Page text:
Climate change and the steps that need to be made in order to create a ‘greener’ planet are some of the biggest talking points today among industry, governments and the public.
Many recently launched strategies, goals and consortiums have recognised an array of necessary changes for decarbonisation and the role hydrogen can play in those changes.
Based in California, Ways2H is one of those companies committed to cleaning up the planet with its new technology which turns waste into hydrogen.
Formed in 2019 as a joint venture between Clean Energy Enterprises and Japan Blue Energy Corporation (JBEC), Ways2H has a goal to globally commercialise a non-incineration approach to extracting hydrogen from waste streams.
The company uses a thermo-chemical process which is more efficient and stable than traditional gasification technology and does not incinerate the feedstock (raw waste stream), so it can create a much cleaner end product (hydrogen) without the hazardous emissions resulting from the partial incineration.
“Our closed-loop process, initially developed by our partner JBEC, over the past 20 years, produces at least twice as much energy as incineration in a much more reliable and controlled process,” Jean-Louis Kindler, CEO of Ways2H tells H2 View in an exclusive interview.
“Unlike traditional synthetic gasification, our process can handle the world’s worst waste such a municipal solid waste, plastics and even medical refuse.”
The company has developed a transportable version of its solution that fits in three twenty-foot containers stacked on top of each other and can process one metric tonne of feedstock per day, producing 50 kilogrammes of hydrogen per day.
“This modular system can be used as a demonstration unit, but also as a fully commercial application, for emergency relief (after a hurricane or a tsunami), or for on-site remediation of organic pollutants.”
“Our standard design for the first commercial units is an eight-metric tonne per day processing capacity, to produce approximately 400 kilogrammes of hydrogen per day – the equivalent to fuelling 80 fuel cell cars.”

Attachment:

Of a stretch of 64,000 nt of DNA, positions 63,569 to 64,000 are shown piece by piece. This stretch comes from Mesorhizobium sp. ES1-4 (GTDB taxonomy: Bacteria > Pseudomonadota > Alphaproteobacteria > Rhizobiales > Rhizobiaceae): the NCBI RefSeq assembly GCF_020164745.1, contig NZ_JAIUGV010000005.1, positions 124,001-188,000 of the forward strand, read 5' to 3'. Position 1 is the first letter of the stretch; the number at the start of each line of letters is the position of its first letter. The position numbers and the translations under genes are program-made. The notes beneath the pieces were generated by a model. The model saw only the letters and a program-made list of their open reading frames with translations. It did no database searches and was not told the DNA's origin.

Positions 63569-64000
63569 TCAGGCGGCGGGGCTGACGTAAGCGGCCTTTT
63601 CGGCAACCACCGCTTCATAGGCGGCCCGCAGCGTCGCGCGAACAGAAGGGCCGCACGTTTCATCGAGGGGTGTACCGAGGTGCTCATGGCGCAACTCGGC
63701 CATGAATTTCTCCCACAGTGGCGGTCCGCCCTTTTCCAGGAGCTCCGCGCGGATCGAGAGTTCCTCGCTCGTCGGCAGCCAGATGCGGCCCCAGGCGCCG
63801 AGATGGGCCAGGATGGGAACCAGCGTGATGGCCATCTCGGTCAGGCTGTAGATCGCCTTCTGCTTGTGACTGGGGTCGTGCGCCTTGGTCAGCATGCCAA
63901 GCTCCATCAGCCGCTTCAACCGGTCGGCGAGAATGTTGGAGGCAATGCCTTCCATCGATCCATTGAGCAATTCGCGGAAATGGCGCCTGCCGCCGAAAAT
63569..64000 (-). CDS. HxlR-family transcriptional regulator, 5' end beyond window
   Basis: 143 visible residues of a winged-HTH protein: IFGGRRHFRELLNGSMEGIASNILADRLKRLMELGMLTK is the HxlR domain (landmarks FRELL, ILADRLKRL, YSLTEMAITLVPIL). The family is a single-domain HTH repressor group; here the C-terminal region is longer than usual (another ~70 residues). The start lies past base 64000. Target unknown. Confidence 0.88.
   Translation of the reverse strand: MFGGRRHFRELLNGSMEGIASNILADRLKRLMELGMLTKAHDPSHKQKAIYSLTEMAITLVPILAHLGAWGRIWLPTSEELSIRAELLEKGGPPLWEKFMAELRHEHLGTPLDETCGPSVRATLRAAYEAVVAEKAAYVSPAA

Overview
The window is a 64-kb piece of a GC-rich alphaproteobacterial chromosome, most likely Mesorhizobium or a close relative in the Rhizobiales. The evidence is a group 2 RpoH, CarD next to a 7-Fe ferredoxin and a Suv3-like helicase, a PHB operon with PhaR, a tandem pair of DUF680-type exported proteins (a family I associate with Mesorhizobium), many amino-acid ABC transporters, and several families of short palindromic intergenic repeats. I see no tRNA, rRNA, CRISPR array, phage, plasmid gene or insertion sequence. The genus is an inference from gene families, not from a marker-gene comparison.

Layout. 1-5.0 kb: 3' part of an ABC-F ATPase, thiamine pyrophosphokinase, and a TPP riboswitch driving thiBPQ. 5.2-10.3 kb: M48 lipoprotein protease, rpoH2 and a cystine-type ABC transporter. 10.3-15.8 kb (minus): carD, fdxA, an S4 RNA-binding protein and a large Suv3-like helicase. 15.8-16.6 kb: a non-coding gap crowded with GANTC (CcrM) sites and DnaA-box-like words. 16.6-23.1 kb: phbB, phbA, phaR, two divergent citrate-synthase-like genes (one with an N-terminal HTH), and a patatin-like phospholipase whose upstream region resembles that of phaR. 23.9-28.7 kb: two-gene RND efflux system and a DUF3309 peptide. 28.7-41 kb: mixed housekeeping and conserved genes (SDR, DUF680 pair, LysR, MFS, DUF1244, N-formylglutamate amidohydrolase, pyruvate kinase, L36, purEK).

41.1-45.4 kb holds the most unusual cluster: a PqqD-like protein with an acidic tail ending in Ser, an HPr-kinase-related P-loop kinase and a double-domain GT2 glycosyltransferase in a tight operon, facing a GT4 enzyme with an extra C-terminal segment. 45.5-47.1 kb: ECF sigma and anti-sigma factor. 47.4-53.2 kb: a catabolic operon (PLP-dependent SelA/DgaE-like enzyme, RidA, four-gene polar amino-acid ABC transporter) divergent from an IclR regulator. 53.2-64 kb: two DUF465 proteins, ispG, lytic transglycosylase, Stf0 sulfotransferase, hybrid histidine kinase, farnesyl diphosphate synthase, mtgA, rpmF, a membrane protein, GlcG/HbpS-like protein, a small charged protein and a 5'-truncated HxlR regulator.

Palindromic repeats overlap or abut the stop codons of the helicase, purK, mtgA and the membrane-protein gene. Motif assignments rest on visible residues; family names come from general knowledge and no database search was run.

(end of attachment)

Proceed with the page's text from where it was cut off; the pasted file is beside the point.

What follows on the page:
“But we can scale that up or down depending on the needs of the end user.”
So, what can the produced hydrogen be used for? According to Kindler, whatever the customers requires it for as long as the feedstock is chemically organic, which means this it contains carbon and hydrogen.
“The clean energy industry is now expanding to include renewable hydrogen for fuel cell vehicles and electric generation.”
“Ways2H’s technology can supply local vehicle fuelling, and supply hydrogen for distributed power generators that produce baseload power 24/7.”
“Today, most distributed baseload power Is fuelled with natural gas, as battery storage is still nascent. Renewable hydrogen from produced waste offers a cleaner alternative.”
A road to a greener planet
Ways2H recognises some of the global issues of today and pioneers its technology as a key part of making a change.
“Plastic waste is increasingly ending up in our oceans and waterways. Carbon from landfill ends up as methane, which is 30x more potent than carbon dioxide.”
“Municipal solid waste landfills are the third-largest source of human-related methane emissions in the US, accounting for about 14% of methane emissions, according to the US EPA.”
“So, there’s a real need to address these waste streams which we’re able to do by upcycling them into valuable hydrogen to fuel vehicles and power the electric grid.”
Speaking to H2 View, Kindler enthused that Ways2H’s multi-purpose solution is necessary to tackle the climate-related challenges the world currently faces.
“We divert waste from landfills and incinerators and upcycle it to create valuable renewable hydrogen for fuel cell zero emission vehicles.”
“Producing green hydrogen from ubiquitous waste streams adds to a cleaner energy portfolio mix.”
“To dramatically reduce both waste and emissions, we need every economically feasible and environmentally sustainable path to generating more energy and fuel.”
“Just as we watched early global markets for clean energy and electricity emerge in the past, we are in the next wave, now with hydrogen as the catalyst and countries like Japan, the US, the UK, France and Germany as the early innovation hubs or Hydrogen Valleys.”
“We are targeting these Hydrogen Valley clusters to build our onsite projects to extract hydrogen for vehicles and electricity from the world’s worst waste without incineration.”